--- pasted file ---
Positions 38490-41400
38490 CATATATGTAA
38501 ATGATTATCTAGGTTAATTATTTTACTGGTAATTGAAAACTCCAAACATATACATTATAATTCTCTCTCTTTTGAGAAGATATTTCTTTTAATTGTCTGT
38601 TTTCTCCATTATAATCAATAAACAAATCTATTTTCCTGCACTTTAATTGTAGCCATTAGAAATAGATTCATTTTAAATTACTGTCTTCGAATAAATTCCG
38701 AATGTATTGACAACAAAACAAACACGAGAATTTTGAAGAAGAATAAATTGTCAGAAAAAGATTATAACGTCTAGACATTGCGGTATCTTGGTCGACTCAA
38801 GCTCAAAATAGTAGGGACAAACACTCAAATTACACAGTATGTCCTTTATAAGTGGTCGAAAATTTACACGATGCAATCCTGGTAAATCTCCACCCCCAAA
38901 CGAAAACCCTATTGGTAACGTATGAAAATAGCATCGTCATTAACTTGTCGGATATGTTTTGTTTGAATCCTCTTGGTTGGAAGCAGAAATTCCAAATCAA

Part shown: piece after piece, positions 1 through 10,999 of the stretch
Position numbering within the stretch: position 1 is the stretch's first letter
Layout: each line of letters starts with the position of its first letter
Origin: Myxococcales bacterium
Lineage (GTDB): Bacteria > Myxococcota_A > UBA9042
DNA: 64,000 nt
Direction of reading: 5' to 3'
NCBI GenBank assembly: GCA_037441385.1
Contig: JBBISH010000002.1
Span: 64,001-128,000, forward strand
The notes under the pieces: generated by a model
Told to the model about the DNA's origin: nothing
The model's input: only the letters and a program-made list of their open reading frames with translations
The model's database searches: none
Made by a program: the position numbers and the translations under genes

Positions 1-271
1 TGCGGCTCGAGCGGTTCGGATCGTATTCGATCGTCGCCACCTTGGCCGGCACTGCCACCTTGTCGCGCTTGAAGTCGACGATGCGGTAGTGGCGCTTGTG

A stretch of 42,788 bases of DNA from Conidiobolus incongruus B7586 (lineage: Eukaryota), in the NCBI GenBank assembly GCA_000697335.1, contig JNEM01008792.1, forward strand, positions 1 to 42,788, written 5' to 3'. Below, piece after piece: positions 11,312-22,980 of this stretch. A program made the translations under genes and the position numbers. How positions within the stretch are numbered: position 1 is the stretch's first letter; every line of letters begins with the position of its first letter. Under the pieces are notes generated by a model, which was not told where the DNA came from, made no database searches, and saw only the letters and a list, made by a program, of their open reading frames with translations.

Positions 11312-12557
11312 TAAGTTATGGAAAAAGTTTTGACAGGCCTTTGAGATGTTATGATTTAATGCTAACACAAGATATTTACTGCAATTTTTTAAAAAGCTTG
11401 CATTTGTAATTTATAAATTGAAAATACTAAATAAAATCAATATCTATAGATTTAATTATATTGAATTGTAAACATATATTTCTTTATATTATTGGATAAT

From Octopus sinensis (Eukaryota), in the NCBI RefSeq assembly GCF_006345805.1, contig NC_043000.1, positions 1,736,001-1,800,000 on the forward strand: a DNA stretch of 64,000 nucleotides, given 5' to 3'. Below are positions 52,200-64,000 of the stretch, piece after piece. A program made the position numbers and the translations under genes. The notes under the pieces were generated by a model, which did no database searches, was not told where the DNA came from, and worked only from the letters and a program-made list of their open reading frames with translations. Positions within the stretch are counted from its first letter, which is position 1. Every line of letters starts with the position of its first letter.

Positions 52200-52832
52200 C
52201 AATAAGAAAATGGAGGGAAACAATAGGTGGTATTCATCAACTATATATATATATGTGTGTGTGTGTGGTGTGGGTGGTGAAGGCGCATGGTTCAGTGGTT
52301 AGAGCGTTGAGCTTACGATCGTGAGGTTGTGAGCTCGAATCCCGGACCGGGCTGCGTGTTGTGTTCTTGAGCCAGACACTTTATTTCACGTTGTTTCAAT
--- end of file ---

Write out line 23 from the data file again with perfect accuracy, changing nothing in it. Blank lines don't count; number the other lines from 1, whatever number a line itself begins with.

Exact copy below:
Positions 1-271